He just mumbled during lunch? Maybe he had a headache. Or a fight with his wife. More than one blogger who has emailed me has wondered why I didn’t get back to them right away. If they knew what I juggle, and the challenges I don’t write about (Wayfarer’s voice climbing)! I assure you I do more than my best to get back to readers on email and their site. And I suggest you don’t follow me through the filter of expectations based on the number of likes you leave me. I attribute part of my growth to the loyalty I show my awesome readers, but on weeks like these I just can’t keep up. I’m sorry some of you will fall through the cracks. If you think I’m talking right at you, well, how’s that for self-consciousness – though my head’s too full to be seeing names at the moment. One other thing. If you haven’t noticed, I boast an extraordinarily intelligent readership. Yours isn’t the only blog I want to visit.

Wish I tolerated alcohol. I’ll be nice again, next post.

Back to our All About Me list. Maybe your illness is too much for her because it replays Mom’s battle with cancer. Or she’d wanted to show more support but has been sick herself. What if some bad news had come her way? Think about the things that get a rise out of you or cause you to withdraw. These triggers tap buried wounds, insecurity, or pride which like to feed one another. Though I’ve attracted plenty of them over the years, I don’t do very well around needy people, those with fragile egos. Though my childhood could’ve been a lot happier, I was well grounded in parental affirmation. I need to be more compassionate toward those whose wounds from childhood still drive them to behave in ways that exasperate me.

A few years ago, someone returned my kindness with a persistent cold shoulder. My husband saw that she felt she didn’t measure up to me. She later confessed her sense of inadequacy under my shadow. I was baffled. Who ever said she had to mother like me? We are mothers in our own way, give our child what no one else can. She was 35 and still hadn’t picked a lane on who she was. Every time we talked things out the drawn-out wrestling match found me wiping the emotional vomit of her past off my face. My last words to her were one of peace and genuine well-wishing but for the sake of my health I had to cut off ties. There is probably a little delusionary confidence to this but I usually don’t take things personally. When this woman looked at me, it was not through a magnifying lens but a movie screen where I was just one character among thousands traipsing across the screen – many from her past. And the star of the film was not me, but her grand self.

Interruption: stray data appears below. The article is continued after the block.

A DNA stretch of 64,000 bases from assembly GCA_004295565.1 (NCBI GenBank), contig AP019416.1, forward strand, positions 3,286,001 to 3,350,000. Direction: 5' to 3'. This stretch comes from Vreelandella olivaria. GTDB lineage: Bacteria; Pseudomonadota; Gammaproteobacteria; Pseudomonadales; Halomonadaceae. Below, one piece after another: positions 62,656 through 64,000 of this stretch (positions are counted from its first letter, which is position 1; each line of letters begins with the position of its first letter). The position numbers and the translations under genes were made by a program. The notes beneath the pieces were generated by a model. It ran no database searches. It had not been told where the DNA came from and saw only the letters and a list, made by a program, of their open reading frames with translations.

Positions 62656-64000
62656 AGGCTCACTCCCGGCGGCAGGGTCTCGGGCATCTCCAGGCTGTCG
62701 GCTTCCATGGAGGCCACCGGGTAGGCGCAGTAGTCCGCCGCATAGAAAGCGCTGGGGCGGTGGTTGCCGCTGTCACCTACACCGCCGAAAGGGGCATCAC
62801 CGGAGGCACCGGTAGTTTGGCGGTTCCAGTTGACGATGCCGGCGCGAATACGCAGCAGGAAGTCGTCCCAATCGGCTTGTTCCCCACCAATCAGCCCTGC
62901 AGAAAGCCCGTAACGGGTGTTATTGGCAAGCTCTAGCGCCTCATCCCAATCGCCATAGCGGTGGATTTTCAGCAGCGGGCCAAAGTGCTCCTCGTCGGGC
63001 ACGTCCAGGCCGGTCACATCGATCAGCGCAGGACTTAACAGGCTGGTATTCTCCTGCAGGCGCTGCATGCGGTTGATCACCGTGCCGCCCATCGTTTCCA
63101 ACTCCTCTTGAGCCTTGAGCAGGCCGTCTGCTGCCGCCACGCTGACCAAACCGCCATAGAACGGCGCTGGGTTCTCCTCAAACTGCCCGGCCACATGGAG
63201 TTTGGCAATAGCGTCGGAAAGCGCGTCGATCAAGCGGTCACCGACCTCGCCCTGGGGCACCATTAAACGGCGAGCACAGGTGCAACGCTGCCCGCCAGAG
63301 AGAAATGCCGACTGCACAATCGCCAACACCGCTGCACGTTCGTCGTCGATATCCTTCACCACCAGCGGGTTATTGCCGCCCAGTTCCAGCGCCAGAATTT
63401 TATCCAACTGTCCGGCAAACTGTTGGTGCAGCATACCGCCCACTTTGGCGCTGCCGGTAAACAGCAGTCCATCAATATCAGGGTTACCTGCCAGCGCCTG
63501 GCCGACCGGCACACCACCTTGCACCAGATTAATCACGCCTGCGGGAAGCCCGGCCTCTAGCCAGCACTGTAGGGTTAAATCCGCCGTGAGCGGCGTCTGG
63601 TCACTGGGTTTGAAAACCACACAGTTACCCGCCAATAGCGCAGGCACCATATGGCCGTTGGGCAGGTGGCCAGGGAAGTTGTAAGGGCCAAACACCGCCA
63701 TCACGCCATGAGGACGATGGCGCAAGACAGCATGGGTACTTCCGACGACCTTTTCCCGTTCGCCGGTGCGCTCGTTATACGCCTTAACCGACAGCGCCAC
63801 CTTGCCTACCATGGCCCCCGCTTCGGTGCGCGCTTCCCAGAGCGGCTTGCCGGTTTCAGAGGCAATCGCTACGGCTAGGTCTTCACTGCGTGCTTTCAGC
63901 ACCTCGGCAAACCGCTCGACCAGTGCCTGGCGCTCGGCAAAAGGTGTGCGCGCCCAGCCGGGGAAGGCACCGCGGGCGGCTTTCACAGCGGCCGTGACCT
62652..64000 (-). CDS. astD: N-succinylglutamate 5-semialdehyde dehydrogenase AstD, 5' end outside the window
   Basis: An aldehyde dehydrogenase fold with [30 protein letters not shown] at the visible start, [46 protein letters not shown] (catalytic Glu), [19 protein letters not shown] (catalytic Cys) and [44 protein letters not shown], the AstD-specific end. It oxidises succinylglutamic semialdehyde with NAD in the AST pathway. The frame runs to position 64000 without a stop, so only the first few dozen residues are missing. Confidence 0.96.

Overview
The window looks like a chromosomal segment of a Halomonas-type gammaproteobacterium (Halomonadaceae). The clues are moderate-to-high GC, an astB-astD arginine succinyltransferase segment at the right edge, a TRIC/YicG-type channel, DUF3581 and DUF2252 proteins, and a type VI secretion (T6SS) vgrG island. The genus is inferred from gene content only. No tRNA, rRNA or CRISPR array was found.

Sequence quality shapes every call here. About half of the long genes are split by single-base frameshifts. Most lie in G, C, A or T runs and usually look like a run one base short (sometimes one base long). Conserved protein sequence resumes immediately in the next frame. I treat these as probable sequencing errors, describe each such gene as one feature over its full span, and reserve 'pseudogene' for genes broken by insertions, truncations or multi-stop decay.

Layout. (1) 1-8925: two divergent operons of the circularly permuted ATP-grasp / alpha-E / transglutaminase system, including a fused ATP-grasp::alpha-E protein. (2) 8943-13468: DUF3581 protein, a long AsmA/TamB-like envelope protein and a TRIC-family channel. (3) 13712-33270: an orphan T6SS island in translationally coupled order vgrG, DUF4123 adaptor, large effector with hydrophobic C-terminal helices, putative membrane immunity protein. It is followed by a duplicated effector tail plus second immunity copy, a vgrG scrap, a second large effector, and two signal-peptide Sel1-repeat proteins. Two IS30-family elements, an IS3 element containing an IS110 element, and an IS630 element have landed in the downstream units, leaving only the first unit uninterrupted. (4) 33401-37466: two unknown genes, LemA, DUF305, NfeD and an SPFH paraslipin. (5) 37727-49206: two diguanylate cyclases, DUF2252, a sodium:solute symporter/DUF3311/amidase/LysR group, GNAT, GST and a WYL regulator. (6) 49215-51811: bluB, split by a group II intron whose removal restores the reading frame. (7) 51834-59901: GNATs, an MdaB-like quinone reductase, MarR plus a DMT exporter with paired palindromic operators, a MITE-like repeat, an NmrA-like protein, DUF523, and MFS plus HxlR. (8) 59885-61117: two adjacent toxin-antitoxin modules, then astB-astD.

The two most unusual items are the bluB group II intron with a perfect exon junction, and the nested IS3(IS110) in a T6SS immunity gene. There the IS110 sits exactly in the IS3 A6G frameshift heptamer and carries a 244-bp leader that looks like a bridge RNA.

To recognize we’re part of a bigger drama doesn’t justify our wrong. You well may have offended Jenny. But even though you really owe an apology, her response will likely still trace back to dormant issues – because Terry next to her would’ve laughed off your quip. In issues that spring from abandonment or abuse, the debt remains greater than perpetrator or victim usually can handle. But understanding that our parents or lover acted out of the dysfunction and poor parenting he, she inherited releases the steam valve so we don’t keep cooking in our anger. I’m not talking about exonerating those who commit heinous crimes.

Wrapping up our angst-ridden list. What about what people think of you? Oh, you swear they will think funny of you for what you did or wore? You really have to keep in good standing with John? Do you think your coworkers will remember your project three years from now? Humility is not thinking less of yourself; it is thinking of yourself less (C.S. Lewis). And trust me. You are on people’s minds a lot less than you think you are. Know why?

They’re busy worrying about what others think of them.

Greatness, Part 5: Praise, Smarts, and the Myth of Self-Esteem

A friend sent me an enlightening, provocative New York Magazine article on how praising kids for being smart often backfires and ends up straitjacketing them to fear of failure. It spoke to me not only as a parent of a boy fairly fresh on the path of formal education, but as the studious girl whose achievements were marked by a curious mix of confidence and anxiety. The ten-year string of studies on the effects of praise spearheaded by psychologist Carol Dweck at Columbia (now at Stanford) University also shed light on the aspects of overachieving I have been exploring here: persistence, assurance, motivation, talent. I will extract the key points on “the inverse power of praise,” and while I usually don’t refer readers to anything but short articles or video, this ones well worth the time.